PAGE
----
Alibaba and Tencent spent more than USD8 billion last year alone backing often strikingly similar ventures, as the Chinese Internet giants race to create online one-stop-shops to win the digital loyalty of a tenth of the world's population.
Before China became the biggest smartphone market, there was little overlap between the businesses of e-commerce leader Alibaba Group Holding Ltd, social networking firm Tencent Holdings Ltd and search engine provider Baidu Inc.
The bricks and mortar experience is still the preferred shopping choice for Hong Kong consumers, according to the latest CBRE consumer survey.
Conducted in August 2014, CBRE’s first-ever Asia-Pacific consumer survey sought to identify current and future shopping trends across the region. Approximately 11,000 consumers were interviewed in 11 major cities, including 1,001 respondents in Hong Kong.
Matahari Putra Prima, the operator of hypermarket chain Hypermart, opened two new outlets last week in effort to cater to Indonesia's climbing purchasing power.
The listed retailer opened a Hypermart outlet in East Bekasi and another in Kupang, East Nusa Tenggara, according to statements published on the company’s website last week.
Chrisdien Deny, a retail chain with more than 500 locations across China, sells belts, shoes and clothing with an "Italian style" – and a logo with the same font as Christian Dior's.
Helen Keller, named for the deaf-blind American humanitarian, offers trendy sunglasses and classic spectacles at over 80 stores, with the motto "you see the world, the world sees you."
A recent Visa study found that 26 percent of Singaporeans shop online at least once a week – the highest in Southeast Asia. And analysts say that with mobile phone apps that allow consumers to hunt for bargains anytime in a city that is ranked most expensive in the world, the potential for growth in the online retail sector cannot be underestimated.
It took China's biggest retail chain Suning all last year to generate sales of about USD17 billion. Last month, e-commerce giant Alibaba saw sales worth more than half that amount pass through its Tmall website in just one day.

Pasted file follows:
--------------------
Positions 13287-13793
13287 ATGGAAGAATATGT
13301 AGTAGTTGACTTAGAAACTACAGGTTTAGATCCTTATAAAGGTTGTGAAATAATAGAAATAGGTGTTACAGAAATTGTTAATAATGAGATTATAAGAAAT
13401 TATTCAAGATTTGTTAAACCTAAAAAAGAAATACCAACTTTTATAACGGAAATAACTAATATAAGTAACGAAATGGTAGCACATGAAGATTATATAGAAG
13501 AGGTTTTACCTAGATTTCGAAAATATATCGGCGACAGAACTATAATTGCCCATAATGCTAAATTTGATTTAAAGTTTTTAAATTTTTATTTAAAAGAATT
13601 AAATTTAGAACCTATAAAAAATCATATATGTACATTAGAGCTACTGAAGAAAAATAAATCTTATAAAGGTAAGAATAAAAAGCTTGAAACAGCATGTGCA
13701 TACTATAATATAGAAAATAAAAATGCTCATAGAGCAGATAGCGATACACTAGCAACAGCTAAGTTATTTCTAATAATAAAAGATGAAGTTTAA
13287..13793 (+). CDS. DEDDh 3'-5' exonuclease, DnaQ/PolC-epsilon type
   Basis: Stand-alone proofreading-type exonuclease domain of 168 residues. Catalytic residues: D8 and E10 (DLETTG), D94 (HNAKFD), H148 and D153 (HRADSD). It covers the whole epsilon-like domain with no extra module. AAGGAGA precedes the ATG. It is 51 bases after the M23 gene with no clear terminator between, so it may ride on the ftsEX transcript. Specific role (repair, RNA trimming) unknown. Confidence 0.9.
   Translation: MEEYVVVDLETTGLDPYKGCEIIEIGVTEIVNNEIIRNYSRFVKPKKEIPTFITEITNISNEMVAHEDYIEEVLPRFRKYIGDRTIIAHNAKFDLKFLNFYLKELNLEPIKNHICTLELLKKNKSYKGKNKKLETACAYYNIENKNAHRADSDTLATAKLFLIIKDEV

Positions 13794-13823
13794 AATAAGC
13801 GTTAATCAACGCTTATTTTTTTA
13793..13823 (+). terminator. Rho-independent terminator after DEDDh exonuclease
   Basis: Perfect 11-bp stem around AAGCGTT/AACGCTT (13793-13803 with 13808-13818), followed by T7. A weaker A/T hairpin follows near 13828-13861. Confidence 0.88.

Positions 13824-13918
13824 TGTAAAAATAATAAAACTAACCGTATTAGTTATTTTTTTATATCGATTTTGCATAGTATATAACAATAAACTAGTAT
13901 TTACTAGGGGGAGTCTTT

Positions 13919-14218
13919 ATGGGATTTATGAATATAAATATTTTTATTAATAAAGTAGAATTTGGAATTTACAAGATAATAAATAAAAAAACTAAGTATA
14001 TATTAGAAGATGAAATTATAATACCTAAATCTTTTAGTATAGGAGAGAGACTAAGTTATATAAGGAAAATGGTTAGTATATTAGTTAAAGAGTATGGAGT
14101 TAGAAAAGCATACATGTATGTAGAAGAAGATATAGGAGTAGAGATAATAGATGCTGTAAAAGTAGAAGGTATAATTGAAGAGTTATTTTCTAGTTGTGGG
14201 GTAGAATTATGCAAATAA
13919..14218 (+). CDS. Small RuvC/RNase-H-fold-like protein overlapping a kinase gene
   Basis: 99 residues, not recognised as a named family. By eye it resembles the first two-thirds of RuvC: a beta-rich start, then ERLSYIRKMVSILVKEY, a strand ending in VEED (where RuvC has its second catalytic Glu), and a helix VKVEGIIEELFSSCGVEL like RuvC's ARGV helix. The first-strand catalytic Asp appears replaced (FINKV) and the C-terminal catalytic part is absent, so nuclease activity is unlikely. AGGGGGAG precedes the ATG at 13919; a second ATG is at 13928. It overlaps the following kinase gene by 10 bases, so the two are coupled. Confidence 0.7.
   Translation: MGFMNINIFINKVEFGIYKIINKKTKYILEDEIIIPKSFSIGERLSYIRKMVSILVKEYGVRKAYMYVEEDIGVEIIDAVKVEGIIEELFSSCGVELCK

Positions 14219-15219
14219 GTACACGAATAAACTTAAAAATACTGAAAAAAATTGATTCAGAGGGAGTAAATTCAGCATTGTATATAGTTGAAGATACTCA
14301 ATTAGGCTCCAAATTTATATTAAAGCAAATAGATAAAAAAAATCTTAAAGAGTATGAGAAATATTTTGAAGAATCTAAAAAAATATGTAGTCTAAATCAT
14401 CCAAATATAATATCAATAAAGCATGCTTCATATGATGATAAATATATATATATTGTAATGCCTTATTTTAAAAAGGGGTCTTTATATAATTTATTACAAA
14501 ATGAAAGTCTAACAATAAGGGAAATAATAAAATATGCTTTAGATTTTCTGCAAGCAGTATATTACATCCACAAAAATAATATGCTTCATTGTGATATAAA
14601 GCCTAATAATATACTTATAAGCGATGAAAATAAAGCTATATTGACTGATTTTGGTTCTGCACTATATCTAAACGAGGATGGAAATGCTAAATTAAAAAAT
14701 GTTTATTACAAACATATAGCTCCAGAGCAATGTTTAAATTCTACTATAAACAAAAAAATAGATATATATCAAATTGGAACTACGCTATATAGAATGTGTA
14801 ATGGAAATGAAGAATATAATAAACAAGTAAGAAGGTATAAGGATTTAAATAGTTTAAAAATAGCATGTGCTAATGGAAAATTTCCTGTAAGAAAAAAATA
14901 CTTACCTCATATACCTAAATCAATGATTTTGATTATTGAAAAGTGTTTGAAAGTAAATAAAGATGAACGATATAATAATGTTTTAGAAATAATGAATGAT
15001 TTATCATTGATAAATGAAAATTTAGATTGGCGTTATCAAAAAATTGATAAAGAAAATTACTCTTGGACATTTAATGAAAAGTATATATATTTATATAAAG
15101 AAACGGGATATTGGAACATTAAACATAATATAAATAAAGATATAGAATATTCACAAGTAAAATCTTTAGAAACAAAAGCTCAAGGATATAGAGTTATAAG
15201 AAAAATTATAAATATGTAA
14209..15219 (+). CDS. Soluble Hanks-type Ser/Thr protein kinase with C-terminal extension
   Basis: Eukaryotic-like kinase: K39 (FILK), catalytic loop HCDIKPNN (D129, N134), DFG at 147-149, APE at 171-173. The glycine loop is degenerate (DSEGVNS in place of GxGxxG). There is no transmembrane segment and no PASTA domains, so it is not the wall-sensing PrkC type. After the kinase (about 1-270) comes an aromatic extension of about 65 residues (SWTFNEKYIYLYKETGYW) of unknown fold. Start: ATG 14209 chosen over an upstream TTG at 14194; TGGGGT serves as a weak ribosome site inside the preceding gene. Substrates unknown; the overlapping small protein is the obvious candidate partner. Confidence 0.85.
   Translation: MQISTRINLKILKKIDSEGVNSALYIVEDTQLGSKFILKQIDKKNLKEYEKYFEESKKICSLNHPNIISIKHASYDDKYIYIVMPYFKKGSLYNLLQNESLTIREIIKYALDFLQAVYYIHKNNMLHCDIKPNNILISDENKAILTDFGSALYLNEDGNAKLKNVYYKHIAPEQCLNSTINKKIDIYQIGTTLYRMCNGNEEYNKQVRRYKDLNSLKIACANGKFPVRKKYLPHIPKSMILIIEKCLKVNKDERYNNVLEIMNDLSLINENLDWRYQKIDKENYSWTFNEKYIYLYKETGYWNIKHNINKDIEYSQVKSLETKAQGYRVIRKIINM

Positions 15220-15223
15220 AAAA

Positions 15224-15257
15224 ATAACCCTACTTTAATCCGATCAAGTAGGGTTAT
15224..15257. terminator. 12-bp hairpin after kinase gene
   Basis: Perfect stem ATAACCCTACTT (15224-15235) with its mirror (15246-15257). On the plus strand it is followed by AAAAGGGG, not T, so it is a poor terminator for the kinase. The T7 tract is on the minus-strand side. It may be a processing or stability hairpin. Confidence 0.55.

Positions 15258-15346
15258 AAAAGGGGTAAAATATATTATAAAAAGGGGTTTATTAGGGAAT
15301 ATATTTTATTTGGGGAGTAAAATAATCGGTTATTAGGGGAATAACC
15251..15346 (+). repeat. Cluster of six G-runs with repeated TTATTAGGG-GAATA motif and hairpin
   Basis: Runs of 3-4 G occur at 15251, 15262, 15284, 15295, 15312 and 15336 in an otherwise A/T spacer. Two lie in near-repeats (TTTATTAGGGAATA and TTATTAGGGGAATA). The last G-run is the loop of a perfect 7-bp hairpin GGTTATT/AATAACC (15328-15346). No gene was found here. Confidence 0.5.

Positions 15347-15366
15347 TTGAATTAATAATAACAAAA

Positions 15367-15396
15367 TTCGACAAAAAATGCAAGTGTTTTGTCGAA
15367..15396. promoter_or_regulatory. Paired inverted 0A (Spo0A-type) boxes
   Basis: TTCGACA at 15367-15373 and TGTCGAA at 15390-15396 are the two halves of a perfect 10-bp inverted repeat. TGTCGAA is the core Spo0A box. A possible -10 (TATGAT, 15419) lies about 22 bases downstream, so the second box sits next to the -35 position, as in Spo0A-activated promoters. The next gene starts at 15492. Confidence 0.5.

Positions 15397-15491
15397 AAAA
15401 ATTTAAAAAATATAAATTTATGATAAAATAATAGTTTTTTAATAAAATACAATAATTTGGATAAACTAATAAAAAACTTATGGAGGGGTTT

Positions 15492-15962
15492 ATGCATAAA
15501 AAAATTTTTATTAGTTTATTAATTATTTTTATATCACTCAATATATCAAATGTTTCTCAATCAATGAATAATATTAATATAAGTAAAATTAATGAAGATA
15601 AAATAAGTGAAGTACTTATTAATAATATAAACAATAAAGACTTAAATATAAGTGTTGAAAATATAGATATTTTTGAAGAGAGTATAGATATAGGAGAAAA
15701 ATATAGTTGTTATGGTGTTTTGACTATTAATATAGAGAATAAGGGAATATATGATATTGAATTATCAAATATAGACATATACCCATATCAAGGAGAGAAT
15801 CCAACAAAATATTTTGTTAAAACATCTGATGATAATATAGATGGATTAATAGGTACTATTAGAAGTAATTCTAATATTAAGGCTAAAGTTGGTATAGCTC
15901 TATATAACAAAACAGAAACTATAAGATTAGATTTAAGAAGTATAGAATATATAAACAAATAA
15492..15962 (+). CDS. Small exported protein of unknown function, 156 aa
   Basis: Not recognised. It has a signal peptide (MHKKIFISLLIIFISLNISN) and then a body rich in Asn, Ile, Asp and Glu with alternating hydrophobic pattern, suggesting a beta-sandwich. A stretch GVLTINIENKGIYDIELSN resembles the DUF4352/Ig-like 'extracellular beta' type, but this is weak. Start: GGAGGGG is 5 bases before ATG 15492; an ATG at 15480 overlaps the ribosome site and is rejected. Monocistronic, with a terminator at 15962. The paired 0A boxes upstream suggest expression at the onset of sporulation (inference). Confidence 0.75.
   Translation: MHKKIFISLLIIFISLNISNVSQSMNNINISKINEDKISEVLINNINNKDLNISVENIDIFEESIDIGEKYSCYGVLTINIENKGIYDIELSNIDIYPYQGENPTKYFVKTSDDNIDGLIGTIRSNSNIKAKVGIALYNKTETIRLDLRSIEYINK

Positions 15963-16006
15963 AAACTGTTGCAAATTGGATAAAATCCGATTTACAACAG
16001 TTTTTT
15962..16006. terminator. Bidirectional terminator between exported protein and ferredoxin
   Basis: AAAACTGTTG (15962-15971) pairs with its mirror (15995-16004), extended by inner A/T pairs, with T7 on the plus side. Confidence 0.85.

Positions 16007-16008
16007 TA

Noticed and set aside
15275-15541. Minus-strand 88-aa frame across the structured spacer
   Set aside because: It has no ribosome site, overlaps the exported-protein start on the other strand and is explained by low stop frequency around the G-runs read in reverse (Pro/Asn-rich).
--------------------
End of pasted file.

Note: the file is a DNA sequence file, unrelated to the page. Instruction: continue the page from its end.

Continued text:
Big retailers like Suning Commerce Group Co Ltd and foreign rivals Wal-Mart Stores Inc and Best Buy Co Inc are struggling to attract customers to their traditional stores in China, where online shopping is booming.
Australian retailers are under threat as international brands expand their online presence.
While supermarket giant Woolworths' online sales grew by 50 percent in the past financial year, it sells just two per cent of its goods online.
Department store Myer says its visits to its website rose by 74 percent during the past financial year, adding online sales more than doubled.
Starbucks recently announced plans to double its store count in China to over 3,000 stores by 2019. It said China and the Asia-Pacific region represent enormous immediate, high-value opportunities for the company.
Belinda Wong - president Starbucks China,said China is the fastest growing market for Starbucks. The company has been in China for 16 years with 25,000 partners working in 1,400 stores in 84 cities, with 3 million transactions every week.
South Korea does not celebrate Thanksgiving, but the hot deals at US online retailers during the holiday season are changing the shopping habits of South Koreans who are aggrieved at marked-up prices of locally made and imported goods at hometown stores.
The volume of goods ordered by Korean shoppers from websites overseas has surged in recent years and sales are forecast to set a record high this year above USD1 billion. It remains small compared with retail sales within South Korea, which are forecast at USD243 billion this year, but is expanding at a faster rate.
The head of Future Group, one of India's largest and most established retailers, admits he can't keep up with web sites like Snapdeal and Flipkart when it comes to spending money to entice shoppers to buy online.
Private investors have poured USD2.3 billion into India's e-commerce companies so far this year, according to consulting firm Technopak, giving them financial firepower to overwhelm shoppers with bargains and deals that brick-and-mortar retailers like Future Group, which runs a host of chains including Future Retail Ltd and Future Lifestyle Fashions, cannot match.